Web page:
The Telegraph
 
 
ARCHIVES
Since 1st March, 1999
 
THE TELEGRAPH
 
 
Email This Page
School vehicles in mishaps
- Couple crushed by bus wheels

A bus full of school-going children mowed down a couple on EM Bypass on Tuesday morning. Anutosh Majumdar, 46, and his wife Madhumita, 30, were on their way to work when their motorcycle hit a pothole, lost control and ended up under the wheels of the schoolbus. The couple has a 10-month-old daughter.

Anutosh, who was with the Subsidiary Intelligence Branch under the Union home ministry, was going to drop Madhumita to Apollo Gleneagles Hospitals, where she was a nurse in the endoscopy department. They were residents of Ashwini Park, in Baguiati.

Like any other weekday, the two had left home at 9.30am after depositing little Anwesha with Anutosh’s parents in their flat in the same building.

They took the slip road towards Salt Lake that connects VIP Road with EM Bypass. The accident occurred as soon they hit the Bypass, heading towards Apollo hospital.

“The accident took place just after 10am. Their two-wheeler hit a pothole and lost control. The bus carrying children to Bharatiya Vidya Bhavan, in Salt Lake, ran over the motorcycle, which got wedged under it,” said a police officer.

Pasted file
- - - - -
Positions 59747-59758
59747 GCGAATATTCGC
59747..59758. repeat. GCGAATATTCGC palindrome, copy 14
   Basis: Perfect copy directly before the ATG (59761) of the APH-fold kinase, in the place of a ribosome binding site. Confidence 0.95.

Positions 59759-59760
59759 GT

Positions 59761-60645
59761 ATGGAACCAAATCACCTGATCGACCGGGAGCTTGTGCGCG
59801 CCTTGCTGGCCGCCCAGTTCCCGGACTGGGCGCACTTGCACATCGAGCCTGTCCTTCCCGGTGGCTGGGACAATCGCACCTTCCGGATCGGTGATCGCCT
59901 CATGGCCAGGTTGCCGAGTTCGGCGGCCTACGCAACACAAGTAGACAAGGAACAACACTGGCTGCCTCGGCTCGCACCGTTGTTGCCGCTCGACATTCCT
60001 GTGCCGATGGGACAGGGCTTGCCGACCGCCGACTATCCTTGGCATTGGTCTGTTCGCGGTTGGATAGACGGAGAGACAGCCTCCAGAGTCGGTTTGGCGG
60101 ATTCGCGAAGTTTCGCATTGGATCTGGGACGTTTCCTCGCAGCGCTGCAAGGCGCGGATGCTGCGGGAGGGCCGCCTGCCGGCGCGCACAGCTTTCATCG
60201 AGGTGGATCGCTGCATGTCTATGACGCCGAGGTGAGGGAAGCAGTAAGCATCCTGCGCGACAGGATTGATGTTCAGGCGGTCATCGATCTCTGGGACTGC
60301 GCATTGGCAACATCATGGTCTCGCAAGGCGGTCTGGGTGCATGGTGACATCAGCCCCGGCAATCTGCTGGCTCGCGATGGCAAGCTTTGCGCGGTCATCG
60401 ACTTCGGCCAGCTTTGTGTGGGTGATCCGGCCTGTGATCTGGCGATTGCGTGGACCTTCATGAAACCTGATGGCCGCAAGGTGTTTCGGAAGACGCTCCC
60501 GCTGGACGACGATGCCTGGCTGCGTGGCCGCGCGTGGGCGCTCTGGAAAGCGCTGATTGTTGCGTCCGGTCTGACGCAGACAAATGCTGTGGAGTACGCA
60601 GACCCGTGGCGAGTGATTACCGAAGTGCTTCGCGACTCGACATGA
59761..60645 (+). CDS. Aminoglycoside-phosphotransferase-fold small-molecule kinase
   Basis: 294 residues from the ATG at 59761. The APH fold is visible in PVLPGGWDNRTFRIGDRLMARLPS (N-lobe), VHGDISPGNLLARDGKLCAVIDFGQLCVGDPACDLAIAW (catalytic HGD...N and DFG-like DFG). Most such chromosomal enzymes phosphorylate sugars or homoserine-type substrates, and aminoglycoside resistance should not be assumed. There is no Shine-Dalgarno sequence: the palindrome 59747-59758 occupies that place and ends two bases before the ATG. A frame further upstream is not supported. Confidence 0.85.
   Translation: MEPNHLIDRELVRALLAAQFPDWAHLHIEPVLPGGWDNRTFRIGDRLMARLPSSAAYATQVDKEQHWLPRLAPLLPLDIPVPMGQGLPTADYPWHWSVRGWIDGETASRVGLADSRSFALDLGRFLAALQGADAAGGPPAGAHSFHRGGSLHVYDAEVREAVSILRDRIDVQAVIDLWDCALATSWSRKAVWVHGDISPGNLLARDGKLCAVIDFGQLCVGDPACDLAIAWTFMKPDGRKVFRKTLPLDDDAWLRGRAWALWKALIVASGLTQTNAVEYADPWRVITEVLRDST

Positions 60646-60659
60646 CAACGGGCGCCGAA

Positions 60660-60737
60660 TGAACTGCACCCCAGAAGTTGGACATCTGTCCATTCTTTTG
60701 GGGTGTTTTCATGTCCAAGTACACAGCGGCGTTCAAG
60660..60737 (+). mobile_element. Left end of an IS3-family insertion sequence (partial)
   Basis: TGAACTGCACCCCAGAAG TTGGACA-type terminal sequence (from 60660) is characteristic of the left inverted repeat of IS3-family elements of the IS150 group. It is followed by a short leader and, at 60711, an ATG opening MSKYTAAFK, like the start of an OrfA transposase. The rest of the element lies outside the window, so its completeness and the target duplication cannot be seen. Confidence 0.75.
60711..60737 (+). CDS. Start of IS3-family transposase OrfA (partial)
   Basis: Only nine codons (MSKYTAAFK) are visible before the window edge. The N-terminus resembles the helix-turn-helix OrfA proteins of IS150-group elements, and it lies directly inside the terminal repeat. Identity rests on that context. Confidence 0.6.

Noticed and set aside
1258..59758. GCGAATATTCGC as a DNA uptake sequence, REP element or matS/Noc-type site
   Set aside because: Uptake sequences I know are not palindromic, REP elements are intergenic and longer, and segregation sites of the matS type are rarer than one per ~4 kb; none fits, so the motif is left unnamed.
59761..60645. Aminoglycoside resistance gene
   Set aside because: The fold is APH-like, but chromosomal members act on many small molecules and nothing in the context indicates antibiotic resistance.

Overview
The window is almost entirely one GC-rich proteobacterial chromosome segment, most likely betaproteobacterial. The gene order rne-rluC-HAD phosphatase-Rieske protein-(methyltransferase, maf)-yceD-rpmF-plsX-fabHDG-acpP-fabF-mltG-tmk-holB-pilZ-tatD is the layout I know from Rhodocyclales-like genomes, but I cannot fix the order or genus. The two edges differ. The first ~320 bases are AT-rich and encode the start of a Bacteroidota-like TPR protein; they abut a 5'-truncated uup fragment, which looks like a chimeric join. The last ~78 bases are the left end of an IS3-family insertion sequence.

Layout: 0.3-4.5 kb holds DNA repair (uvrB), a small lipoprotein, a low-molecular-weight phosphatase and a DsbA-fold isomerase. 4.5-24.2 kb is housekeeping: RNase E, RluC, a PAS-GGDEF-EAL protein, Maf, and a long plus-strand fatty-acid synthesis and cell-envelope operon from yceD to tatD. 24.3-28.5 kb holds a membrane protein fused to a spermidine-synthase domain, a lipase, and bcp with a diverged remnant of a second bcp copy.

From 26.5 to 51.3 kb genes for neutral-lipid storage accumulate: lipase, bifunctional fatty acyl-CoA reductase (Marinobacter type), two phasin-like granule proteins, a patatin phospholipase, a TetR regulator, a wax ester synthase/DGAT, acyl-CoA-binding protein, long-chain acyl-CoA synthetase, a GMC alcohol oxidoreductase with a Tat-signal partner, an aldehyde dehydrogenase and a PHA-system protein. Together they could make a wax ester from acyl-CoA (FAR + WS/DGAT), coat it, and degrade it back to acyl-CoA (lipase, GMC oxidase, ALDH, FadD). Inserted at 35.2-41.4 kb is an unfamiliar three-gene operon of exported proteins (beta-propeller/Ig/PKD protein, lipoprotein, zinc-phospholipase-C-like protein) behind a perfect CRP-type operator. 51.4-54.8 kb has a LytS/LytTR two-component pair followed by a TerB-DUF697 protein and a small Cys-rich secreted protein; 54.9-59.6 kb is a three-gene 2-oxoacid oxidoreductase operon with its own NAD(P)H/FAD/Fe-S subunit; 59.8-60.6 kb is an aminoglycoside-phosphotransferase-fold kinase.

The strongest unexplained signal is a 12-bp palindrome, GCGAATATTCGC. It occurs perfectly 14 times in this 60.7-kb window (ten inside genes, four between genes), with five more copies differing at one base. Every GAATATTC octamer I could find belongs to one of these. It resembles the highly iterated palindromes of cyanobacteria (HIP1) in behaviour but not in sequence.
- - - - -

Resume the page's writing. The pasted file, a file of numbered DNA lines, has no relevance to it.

The driver of the bus fled the mishap spot, while the children were escorted to school by police and residents of the area.

Witnesses from Duttabad blamed the tragedy on the poor condition of the road, post-rains, and the chaotic crossroad.

“An accident was waiting to happen at this point. The traffic lights do not function properly and there’s a traffic free-for-all,” said Parbati Banerjee. “By the time we rushed to the spot, the man had died and there was no hope of saving the woman.”

Madhumita’s sister Moumita was in a state of shock. “I cannot believe it,” she mumbled, waiting for the post-mortem to get over at NRS Hospital where her sister and brother-in-law had been declared “brought dead” when wheeled in after the mishap.

“Every morning before leaving for work, Anutosh and Madhumita would leave their daughter with his parents. This morning, Madhumita told me, ‘My daughter hates getting up in the morning, I wonder how she will ever go to school.’ An hour later, I heard of this tragedy,” recounted neighbour Hirak Dutta, while waiting at NRS.

Madhumita had joined Apollo Gleneagles Hospitals in October 2005 after completing a nursing degree course under the West Bengal Nursing Council. Her duty schedule was 10am to 6pm and husband Anutosh would drop her off every morning.

Laxmi Bhattacharya, the nursing superintendent of the hospital, said: “We are all in a state of shock. She was so sincere and gentle. She handled her patients with great care.”

Top
Email This Page